Assignment On Globalization and International Relations

In social sciences it is often difficult to trace the origin of concepts. Concepts, theories and ideas arc often products of collective endeavors. It would be extremely difficult to identify who used the term "globalization" for the first time. According to Malcolm Waters (1995) whose book titled Globalization is a fine primer, Roland Robertson was one of the early users of the term. More recently, Roland Robertson and Kathleen White edited Globalization: Critical Concepts in 6 volumes is a tour dc force which present some of the most important essays on this subject.


No matter who coined it first, at the dawn of the 21st century globalization as a concept, as a slogan, as a term is used more frequently than any other terms. In Singapore, from the inflow of foreign capital, technology, workers or "foreign talents", music, movies, popular culture, almost everything has resonance with globalization. Globalization is a heroic process, globalization is a sinister process, depending on which side of the debate one stands. Some tend to see globalization as a brakeless train crushing everything in its path, others see benefit in getting on board the train towards economic growth and modernization.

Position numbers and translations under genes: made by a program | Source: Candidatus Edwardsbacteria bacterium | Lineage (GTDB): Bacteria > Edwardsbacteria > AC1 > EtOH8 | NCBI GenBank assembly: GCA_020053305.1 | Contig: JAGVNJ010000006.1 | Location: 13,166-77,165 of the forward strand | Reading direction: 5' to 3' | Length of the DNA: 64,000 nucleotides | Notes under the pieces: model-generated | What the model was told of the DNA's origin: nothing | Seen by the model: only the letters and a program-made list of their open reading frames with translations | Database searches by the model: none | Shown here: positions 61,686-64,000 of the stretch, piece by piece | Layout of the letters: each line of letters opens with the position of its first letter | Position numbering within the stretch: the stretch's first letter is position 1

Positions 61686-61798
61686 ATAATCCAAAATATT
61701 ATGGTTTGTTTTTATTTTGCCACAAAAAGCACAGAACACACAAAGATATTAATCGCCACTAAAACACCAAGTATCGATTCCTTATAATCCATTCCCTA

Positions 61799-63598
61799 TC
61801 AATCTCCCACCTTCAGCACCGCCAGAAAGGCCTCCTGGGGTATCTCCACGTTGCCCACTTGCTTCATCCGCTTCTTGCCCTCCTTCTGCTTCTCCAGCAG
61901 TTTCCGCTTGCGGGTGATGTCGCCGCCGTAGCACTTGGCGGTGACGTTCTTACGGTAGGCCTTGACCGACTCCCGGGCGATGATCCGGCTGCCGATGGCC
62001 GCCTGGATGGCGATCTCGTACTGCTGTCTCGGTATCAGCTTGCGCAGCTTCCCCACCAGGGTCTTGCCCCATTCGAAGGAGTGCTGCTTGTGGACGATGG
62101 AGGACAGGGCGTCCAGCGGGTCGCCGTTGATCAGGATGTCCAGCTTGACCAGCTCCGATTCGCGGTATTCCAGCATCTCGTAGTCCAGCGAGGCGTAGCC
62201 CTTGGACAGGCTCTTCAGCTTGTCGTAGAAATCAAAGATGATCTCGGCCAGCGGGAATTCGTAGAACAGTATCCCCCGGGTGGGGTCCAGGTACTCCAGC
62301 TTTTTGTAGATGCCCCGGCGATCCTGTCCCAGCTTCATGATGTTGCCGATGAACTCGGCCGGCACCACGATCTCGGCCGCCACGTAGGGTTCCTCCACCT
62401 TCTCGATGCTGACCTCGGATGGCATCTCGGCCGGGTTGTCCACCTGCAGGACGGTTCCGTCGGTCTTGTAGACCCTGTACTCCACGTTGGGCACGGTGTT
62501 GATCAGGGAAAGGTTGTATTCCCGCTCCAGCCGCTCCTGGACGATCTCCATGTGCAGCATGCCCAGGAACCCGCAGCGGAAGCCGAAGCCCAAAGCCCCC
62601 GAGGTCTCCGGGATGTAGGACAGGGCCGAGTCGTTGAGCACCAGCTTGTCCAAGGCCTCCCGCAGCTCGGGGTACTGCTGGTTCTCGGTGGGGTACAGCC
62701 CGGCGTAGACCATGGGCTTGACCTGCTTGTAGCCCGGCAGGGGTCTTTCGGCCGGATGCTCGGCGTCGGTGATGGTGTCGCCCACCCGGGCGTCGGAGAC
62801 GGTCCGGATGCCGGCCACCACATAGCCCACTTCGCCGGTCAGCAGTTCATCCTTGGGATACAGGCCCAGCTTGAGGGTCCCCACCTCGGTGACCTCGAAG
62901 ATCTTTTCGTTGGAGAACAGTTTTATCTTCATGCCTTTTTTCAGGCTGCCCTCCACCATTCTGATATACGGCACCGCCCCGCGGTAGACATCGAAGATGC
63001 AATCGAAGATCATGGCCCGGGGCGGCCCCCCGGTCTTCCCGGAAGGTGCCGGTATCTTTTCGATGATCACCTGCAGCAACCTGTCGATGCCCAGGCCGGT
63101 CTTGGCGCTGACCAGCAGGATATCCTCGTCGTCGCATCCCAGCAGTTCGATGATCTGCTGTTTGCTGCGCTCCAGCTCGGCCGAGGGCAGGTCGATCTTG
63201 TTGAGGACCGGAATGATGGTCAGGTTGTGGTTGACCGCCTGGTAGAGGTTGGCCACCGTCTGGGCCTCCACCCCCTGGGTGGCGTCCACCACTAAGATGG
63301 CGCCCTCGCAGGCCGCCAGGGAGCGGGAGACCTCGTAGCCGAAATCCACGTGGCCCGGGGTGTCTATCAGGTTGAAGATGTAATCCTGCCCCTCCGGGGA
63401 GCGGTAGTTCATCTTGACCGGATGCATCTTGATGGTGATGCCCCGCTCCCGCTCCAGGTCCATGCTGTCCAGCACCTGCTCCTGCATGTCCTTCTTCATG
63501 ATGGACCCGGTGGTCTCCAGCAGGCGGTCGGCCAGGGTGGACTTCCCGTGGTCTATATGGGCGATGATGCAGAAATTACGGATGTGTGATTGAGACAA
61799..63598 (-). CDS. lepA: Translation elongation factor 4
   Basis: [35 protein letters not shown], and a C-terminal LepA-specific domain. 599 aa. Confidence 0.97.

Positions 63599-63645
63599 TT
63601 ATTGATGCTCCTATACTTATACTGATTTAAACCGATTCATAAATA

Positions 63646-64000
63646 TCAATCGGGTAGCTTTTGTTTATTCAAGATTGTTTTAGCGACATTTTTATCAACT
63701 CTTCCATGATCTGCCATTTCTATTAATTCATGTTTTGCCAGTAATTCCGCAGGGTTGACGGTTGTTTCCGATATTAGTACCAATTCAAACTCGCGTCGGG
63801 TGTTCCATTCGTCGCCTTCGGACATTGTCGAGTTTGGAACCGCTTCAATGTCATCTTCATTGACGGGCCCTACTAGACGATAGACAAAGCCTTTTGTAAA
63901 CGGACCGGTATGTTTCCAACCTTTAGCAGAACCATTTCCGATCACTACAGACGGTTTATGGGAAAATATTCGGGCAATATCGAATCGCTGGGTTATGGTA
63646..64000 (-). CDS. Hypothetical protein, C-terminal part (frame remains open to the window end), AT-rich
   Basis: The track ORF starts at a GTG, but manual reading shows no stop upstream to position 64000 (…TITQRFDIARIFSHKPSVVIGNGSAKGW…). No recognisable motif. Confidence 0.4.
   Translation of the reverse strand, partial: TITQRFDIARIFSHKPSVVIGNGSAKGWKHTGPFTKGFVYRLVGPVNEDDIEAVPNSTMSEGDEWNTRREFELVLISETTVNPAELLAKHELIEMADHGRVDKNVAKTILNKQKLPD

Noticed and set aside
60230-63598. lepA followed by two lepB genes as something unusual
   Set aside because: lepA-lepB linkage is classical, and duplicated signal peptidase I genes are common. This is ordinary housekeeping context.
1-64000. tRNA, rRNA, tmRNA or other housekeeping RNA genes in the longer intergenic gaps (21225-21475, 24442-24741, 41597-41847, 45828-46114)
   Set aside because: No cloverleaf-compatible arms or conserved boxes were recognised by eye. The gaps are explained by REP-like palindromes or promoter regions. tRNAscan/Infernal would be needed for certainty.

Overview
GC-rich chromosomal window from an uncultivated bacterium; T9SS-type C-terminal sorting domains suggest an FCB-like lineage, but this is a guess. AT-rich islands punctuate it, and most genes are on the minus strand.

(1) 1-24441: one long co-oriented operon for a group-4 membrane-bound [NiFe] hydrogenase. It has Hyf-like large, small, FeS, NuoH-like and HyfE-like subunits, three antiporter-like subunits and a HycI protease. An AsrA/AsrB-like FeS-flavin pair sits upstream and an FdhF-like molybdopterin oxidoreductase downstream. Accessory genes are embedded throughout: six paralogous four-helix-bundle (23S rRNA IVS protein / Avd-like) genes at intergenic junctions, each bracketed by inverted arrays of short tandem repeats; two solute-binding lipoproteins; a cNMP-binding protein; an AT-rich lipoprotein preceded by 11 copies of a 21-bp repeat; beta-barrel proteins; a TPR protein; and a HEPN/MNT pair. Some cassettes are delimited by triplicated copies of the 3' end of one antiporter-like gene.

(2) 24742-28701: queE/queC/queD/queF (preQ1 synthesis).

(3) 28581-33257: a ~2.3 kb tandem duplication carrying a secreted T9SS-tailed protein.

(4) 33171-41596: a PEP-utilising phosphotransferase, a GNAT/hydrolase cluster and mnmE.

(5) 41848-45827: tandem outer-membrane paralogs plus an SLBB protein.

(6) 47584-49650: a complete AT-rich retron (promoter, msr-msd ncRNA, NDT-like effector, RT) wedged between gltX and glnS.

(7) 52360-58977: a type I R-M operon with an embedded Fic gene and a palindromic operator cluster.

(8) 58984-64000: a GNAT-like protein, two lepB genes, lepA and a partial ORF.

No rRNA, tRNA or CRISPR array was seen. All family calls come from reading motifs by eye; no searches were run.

2. Sociology, Globalization and International Relations
Globalization as a concept in social science has a short history. Even in the revised version of Raymond Williams' Key Words (1983) there is no entry on globalization. The Harper Collins Dictionary of Sociology (1991) has an entry on "globalization of production" but no entry on globalization as such. The Oxford Concise Dictionary of Sociology (1994) has an entry on globalization together with, globalization theory. It says "Globalization theory examines the emergence of a global cultural system. It suggests that global culture is brought about by a variety of social and cultural developments.” The entry refers to the book edited by Martin Albrow and Elizabeth King (1990) Globalization, Knowledge and Society. The term globalization was probably first used as a book title in the Albrow and King edited book (1990) which was published drawing on the essays published in. various issues of International Sociology the journal of International Sociological Association (1986-1990) Some of the journal articles contained globalization as a phrase in the titles in the 1980s and even earlier (see Moore, 1966, Meyer, 1980; Robertson, 1983a, 1983b, 1985). One could even claim that the first social science text that dealt with the subject of globalization was The Communist Manifesto (1848). One could even argue that Ibn Khaldun 1332-1406), the author of Prolegomenon to the Universal History was the real claimant of the credit. Globalization as a social process is old and has a much longer history. Many writers have traced the early globalizing processes in the dissemination of religion and culture, interactions of people, groups, communities through trade and commerce from the ancient times.